Kiddushin, Chapter Four, Mishnah Three



This mishnah continues to deal with the question of who can marry whom. 


Mishnah Three

1)      All who are forbidden to enter into the assembly may intermarry with each other.

2)      Rabbi Judah forbids it.

3)      Rabbi Elazar says: those who are certain [may marry] those who are certain, but those who are certain with those who are doubtful and those who are doubtful with those who are certain and those who are doubtful with others who are doubtful—this is prohibited. 

4)      Who are “those who are doubtful”?  The shtuki, the asufi and the Samaritan. 



Section one:  According to this opinion, any person who cannot marry into the assembly (see Deuteronomy 23:1-9), meaning mamzerim, natinim, the shtuki and asufi (see yesterday’s mishnah for a definition of these terms) can marry each other.  A mamzer, for example, could marry an asufi.

Section two:  Seemingly Rabbi Judah says that every person from a class forbidden to enter into the assembly must marry another person from the same class.  A mamzer would have to marry a mamzer, a shtuki would marry a shtuki, etc.  The problem with this interpretation of his words is that there is no inherent logic to it.  The Talmud explains that Rabbi Judah prohibits converts from marrying mamzerim.  The Torah states that a mamzer should not come into the assembly of the Lord (Deuteronomy 23:3). The question is: are converts considered part of the “assembly of the Lord”?  According to Rabbi Judah the convert is part of the assembly of the Lord, and therefore they cannot marry mamzerim.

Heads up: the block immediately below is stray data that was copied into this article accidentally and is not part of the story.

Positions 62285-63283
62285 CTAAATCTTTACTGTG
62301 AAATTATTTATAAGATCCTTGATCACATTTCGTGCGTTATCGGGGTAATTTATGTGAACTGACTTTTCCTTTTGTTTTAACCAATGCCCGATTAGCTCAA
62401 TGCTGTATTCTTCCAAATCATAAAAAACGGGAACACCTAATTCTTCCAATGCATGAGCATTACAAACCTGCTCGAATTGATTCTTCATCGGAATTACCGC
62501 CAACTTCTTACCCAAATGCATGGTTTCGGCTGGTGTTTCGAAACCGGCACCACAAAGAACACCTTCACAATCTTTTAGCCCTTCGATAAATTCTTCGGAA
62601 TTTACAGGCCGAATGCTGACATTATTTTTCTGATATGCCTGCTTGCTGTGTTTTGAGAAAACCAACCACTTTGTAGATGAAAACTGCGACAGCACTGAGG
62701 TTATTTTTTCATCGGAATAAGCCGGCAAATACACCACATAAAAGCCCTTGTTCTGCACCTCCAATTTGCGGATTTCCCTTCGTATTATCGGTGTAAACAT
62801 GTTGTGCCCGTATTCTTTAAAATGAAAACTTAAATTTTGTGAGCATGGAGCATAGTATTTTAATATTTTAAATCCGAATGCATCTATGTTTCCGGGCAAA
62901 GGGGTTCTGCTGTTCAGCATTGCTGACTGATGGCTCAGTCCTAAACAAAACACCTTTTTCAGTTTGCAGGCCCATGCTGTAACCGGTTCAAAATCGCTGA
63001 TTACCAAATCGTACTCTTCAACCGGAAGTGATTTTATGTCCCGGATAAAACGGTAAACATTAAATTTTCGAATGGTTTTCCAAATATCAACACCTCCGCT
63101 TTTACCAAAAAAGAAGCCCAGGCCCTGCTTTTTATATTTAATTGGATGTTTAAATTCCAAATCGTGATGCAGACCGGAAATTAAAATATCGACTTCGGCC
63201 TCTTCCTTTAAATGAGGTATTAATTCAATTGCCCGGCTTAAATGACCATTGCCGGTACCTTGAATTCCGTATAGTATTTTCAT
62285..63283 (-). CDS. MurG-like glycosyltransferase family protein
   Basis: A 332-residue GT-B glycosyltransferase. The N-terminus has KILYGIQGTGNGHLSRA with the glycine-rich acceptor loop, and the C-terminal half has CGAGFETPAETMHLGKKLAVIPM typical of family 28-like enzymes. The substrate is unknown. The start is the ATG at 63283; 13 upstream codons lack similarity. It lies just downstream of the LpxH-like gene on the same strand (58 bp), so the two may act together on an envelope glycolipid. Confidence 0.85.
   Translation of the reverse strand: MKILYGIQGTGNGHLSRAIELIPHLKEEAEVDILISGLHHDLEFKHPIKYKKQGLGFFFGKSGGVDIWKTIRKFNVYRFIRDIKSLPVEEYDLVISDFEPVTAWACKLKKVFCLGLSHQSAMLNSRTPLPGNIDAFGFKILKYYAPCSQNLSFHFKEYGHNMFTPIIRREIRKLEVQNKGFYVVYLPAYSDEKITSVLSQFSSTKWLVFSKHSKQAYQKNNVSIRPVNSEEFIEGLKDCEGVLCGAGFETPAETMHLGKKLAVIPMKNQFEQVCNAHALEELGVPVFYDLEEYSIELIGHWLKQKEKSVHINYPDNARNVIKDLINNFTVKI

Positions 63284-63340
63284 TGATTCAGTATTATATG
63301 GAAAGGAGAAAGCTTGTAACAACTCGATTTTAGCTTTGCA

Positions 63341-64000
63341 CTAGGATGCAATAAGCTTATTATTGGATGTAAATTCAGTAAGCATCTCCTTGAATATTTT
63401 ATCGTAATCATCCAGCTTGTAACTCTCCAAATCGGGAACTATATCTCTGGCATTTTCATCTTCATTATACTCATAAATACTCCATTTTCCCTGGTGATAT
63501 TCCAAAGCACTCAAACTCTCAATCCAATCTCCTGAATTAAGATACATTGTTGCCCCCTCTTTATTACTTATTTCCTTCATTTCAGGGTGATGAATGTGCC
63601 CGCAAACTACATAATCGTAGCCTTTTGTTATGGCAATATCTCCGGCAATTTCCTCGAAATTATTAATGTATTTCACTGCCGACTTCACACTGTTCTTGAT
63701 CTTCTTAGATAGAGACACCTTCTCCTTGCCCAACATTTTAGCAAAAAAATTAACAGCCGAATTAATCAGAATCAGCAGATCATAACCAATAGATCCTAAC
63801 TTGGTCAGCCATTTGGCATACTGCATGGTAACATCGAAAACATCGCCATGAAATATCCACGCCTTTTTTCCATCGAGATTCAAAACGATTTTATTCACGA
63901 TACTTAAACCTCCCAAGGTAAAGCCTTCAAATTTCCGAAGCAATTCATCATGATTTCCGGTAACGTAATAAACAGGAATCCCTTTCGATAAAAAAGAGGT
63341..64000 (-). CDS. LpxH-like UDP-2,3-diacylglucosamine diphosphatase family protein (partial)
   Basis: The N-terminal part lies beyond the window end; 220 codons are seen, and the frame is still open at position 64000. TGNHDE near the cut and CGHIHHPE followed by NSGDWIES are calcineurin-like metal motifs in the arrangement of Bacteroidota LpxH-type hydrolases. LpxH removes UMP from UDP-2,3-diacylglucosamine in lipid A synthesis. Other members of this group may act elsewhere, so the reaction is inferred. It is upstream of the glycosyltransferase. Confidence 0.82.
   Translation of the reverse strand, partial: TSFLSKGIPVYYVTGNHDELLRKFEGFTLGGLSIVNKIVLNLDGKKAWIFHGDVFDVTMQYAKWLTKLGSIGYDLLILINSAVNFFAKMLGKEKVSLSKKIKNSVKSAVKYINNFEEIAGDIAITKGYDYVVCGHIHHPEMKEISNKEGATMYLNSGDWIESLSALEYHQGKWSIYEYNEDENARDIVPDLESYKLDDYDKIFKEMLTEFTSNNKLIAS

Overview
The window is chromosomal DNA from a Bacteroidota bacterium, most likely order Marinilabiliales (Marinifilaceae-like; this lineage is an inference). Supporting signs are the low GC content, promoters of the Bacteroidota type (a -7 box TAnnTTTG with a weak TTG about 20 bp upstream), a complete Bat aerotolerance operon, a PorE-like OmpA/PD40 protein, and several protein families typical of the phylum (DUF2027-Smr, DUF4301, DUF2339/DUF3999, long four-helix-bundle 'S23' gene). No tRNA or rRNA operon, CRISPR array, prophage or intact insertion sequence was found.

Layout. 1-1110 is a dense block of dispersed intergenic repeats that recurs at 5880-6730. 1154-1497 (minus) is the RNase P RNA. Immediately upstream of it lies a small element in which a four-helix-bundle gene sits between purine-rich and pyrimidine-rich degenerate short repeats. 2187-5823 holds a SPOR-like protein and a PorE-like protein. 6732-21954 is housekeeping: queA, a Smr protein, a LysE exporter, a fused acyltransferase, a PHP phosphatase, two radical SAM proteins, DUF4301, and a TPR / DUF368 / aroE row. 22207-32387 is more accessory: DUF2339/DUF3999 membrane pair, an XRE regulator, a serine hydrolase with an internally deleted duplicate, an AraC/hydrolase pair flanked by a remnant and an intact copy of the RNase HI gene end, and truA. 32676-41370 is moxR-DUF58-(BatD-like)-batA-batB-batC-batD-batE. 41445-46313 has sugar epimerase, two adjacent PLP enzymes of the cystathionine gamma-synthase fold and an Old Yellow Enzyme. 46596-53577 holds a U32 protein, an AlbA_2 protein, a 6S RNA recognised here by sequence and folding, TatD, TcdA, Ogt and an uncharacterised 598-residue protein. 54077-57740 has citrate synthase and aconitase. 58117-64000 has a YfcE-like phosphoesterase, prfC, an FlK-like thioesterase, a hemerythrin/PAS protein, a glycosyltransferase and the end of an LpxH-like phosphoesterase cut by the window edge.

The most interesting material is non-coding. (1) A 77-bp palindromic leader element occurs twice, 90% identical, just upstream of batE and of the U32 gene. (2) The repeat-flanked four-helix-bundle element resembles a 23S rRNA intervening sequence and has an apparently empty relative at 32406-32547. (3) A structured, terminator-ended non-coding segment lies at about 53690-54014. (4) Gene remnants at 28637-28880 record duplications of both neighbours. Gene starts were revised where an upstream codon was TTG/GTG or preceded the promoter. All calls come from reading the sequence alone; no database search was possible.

Section three:  Rabbi Elazar says that those who are certainly prohibited from marrying into the assembly may marry others who are certainly prohibited.  However, those who are doubtfully prohibited cannot marry anyone.  The problem is that they don’t really know whether or not they are prohibited.  If they are prohibited than they can’t marry priests, Levites or Israelites, but if they are not prohibited they can’t marry mamzerim, natinim, shtukim and asufim.  A shtuki, for instance, couldn’t even marry another shtuki, lest one is “fit” and the other not “fit.”  Therefore, they can’t marry anyone.

Section four:  A shtuki and an asufi are in the category of “doubtful” because they don’t even know who their parents are.  The Samaritans are “doubtful” because the very halakhic status of the Samaritans is questionable.  Without delving into the history of the Samaritans (see the Encyclopedia Judaica for more details), they were (and still are) a group in the northern part of Israel that separated from those Jews living in Judea at an early period.  They observed some of the same laws as did other Jews, but not in the same way.  Marriage laws, namely kiddushin and gittin, were not observed in the same way that the rabbis prescribed and therefore any Samaritan is by definition of doubtful lineage.